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The error in the second is just as obvious: infinity isn't an integer, it isn't a member of the real numbers, so you can't take anything away from it as it is not part of an algebraic system that you know about.
 
  • #12
matt grime
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SOmething I meant to mention before. The property of A~B is not an equivalence relation. It is not symmetric
 
  • #13
honestrosewater
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Great, now I have to ask. I understand 0/0 but what does this have to do with infinity/infinity? I thought infinity wasn't a number :confused: or is that the point?
Rachel
 
  • #14
honestrosewater
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matt grime said:
The error in the second is just as obvious: infinity isn't an integer, it isn't a member of the real numbers, so you can't take anything away from it as it is not part of an algebraic system that you know about.
I meant the second was more obvious than the first. Have you never slipped and said "end at infinity" or seen other competent people slip?
 
  • #15
matt grime
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a sloppy way of writig it is to say that 1/0=infinity, so that if we pretend this makes more sense is 0/0 = (0/1)*(1/0) = infinity/infinity.
 
  • #16
honestrosewater
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matt grime said:
SOmething I meant to mention before. The property of A~B is not an equivalence relation. It is not symmetric
The quote is from Walter Rudin's 'Principles of Mathematical Analysis', 3rd ed. I omitted his definitions of "1-1 mapping" and "onto", but, as I understand them, "1-1"=injective and "onto"=surjective, making "~" bijective, though he doesn't use those terms. Do you want me to type out the two definitions, they aren't that long?
beginning of chapter 2, if you have it.
 
Last edited:
  • #17
honestrosewater
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matt grime said:
a sloppy way of writig it is to say that 1/0=infinity, so that if we pretend this makes more sense is 0/0 = (0/1)*(1/0) = infinity/infinity.
So you kill two birds with one stone- infinity is undefined and n/0 is undefined- nice trick. :biggrin:
 
  • #18
matt grime
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no you just needed to say the quote in full, as it stands it is in correct in your first post because you omit the mention of surjection, hence you imply that A~B if there is an injection is an equivlance relation. now that you've explained you've omitted the other part of the defintion I'm happy. note that you only need injections to decide if a set is finite or not.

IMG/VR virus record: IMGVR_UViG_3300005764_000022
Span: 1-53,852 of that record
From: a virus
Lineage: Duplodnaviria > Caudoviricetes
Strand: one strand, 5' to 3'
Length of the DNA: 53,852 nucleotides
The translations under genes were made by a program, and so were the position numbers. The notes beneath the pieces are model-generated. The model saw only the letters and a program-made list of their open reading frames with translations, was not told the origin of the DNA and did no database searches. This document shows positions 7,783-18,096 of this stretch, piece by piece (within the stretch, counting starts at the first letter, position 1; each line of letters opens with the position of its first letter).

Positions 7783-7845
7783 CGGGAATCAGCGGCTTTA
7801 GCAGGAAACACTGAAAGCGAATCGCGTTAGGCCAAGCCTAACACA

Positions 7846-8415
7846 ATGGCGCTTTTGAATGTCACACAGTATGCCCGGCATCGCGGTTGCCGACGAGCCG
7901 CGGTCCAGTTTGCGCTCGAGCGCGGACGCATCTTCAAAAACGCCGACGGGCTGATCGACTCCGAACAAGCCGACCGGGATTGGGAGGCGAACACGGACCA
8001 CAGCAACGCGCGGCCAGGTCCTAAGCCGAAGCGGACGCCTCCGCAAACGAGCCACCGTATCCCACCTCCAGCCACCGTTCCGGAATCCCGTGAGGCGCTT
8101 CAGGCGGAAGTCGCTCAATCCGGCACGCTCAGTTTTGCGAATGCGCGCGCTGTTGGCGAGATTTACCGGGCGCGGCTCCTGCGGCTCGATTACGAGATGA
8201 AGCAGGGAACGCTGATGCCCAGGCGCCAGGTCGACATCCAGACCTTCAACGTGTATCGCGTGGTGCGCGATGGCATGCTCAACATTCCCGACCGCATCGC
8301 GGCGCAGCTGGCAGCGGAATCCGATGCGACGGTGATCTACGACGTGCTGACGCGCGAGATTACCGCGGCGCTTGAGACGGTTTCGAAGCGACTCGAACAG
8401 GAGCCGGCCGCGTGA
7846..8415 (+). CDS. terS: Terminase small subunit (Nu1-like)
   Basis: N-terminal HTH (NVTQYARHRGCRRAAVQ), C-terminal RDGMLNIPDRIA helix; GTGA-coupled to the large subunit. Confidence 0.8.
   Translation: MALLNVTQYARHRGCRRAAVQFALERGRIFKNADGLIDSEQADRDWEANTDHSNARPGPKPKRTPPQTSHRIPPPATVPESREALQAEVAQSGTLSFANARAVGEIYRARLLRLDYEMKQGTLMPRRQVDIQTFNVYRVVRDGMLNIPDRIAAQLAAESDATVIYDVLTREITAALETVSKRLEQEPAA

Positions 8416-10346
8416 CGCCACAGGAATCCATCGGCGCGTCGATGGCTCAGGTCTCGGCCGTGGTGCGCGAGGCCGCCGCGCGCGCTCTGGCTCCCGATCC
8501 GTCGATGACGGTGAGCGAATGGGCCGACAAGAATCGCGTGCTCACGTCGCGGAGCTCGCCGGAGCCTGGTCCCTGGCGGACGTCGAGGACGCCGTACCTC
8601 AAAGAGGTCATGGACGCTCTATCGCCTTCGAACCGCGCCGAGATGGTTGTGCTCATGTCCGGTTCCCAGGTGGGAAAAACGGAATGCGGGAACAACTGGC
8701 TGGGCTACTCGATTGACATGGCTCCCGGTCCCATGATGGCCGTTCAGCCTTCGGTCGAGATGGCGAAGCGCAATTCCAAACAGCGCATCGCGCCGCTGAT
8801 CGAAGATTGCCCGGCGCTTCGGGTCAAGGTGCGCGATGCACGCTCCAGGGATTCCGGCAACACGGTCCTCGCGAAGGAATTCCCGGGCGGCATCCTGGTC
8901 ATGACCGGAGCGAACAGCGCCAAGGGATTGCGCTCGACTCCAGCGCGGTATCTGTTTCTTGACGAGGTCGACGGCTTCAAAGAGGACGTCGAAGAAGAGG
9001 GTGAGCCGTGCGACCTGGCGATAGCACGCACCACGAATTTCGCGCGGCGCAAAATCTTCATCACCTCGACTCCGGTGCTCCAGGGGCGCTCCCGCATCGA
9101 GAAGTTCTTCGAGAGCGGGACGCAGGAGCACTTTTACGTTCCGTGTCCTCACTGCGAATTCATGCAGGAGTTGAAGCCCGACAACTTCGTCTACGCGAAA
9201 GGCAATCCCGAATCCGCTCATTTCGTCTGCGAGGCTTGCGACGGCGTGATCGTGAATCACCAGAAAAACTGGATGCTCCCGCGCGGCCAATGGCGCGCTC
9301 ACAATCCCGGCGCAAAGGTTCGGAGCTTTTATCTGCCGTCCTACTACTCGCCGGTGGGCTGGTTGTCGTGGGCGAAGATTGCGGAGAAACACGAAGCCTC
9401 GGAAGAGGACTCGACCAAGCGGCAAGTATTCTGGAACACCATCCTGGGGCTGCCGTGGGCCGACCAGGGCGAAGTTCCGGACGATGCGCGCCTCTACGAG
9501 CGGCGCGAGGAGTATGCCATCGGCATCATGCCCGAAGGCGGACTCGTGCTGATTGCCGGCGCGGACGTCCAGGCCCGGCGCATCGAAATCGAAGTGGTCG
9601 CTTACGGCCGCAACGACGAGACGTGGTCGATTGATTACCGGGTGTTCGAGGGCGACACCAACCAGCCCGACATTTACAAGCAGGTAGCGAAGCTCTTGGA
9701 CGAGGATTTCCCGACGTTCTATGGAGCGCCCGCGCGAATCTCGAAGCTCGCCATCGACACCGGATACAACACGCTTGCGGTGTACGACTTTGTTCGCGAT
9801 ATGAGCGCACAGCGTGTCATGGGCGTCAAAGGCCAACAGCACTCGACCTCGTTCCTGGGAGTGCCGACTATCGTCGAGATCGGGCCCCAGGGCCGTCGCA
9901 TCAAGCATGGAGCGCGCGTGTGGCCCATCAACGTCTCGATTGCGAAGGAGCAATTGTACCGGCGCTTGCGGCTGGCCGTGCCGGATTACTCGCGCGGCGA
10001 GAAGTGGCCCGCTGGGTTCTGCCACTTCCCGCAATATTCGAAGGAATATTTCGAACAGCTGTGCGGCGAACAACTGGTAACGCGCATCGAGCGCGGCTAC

• #19
honestrosewater
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He uses ~ to define countable and uncountable sets, I figure this is why he adds the "onto".

Only injections? I never thought of that. Is it because you cannot inject an infinite set into a finite set?
 
  • #20
matt grime
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of course: if there is no injection there is certianly no bijection. moreover, if A injects to B and B injects to A then there is a bijeciton between them (schroeder bernstein)
 
  • #21
honestrosewater
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I see. But I still haven't worked out a defintion using only injections. I'm stuck on the range of the function. The definition from above uses J_n={1, 2, 3, ..., n} as the finite set that A is injected into, but I want to define finite for any function on A- whose range needn't be the positive integers.
You can't define finite using only injections, so I must actually give a finite set, yes?
I'm stuck.
Rachel
 
  • #22
honestrosewater
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B is finite if it will not inject into any of its proper subsets.?
 
  • #23
matt grime
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the point is any finite set can be put in bijection with some J_n so you may replace the elements of the set with the numbers 1,2...,n or if you prefer you may label the elements x_1, x_2,..., x_n

you may define finite using only injections. set is finite if there is an injection into some J_n (and hence into infinitely many) and this implies it is in bijection with one of them (the least n). the proofs of those are left as an exercise for the reader.

no finite subset may inject into a proper subset of a finite set. do not think about the infinite case as this is a delicate set theoretic question (there is something called dedekind infinite, and this requires the axiom of choice to be true for it to be equivalent to the ordinary infinite, ie not finite, case. which needn't bother you here and now).
 
  • #24
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matt grime said:
no you just needed to say the quote in full, as it stands it is in correct in your first post because you omit the mention of surjection, hence you imply that A~B if there is an injection is an equivlance relation. now that you've explained you've omitted the other part of the defintion I'm happy. note that you only need injections to decide if a set is finite or not.
Umm, I noticed in the first post: "A onto B". :cool:
 
  • #25
matt grime
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bah, going blind in my old age.